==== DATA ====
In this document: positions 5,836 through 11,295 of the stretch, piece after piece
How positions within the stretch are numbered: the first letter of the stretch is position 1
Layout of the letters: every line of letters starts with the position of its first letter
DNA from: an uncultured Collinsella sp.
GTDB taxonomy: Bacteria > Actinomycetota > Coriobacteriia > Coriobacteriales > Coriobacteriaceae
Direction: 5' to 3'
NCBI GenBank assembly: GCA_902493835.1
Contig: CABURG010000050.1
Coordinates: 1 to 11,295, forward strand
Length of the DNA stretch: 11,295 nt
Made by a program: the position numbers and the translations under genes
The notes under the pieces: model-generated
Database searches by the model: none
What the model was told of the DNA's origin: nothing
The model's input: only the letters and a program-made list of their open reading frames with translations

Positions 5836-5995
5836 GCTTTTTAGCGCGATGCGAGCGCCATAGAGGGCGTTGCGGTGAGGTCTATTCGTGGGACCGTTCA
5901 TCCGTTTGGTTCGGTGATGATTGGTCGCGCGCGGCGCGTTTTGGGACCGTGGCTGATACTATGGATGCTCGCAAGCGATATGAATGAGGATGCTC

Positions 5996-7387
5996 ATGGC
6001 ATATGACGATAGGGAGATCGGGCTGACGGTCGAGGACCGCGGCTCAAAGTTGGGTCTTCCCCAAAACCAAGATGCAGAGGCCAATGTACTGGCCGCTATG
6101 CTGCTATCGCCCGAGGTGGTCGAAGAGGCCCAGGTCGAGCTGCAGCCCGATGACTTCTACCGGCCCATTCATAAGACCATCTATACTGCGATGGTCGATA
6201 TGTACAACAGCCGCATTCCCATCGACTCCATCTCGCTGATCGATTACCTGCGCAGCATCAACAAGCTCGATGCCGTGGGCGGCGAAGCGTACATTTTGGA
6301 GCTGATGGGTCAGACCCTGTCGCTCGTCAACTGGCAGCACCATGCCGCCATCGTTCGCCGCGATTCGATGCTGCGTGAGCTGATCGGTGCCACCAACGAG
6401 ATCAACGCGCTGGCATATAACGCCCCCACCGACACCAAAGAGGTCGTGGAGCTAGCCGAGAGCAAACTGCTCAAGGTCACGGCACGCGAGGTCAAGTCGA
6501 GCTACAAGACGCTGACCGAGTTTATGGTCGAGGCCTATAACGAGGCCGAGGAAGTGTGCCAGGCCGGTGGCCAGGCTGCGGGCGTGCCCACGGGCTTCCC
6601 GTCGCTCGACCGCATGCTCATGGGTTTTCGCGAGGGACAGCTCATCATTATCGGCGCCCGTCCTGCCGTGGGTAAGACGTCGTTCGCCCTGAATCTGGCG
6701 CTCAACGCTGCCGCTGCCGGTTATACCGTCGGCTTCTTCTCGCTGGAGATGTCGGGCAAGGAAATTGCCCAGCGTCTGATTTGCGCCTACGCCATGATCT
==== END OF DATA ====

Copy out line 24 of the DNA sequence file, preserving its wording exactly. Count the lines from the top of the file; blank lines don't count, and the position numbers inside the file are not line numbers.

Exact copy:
6301 GCTGATGGGTCAGACCCTGTCGCTCGTCAACTGGCAGCACCATGCCGCCATCGTTCGCCGCGATTCGATGCTGCGTGAGCTGATCGGTGCCACCAACGAG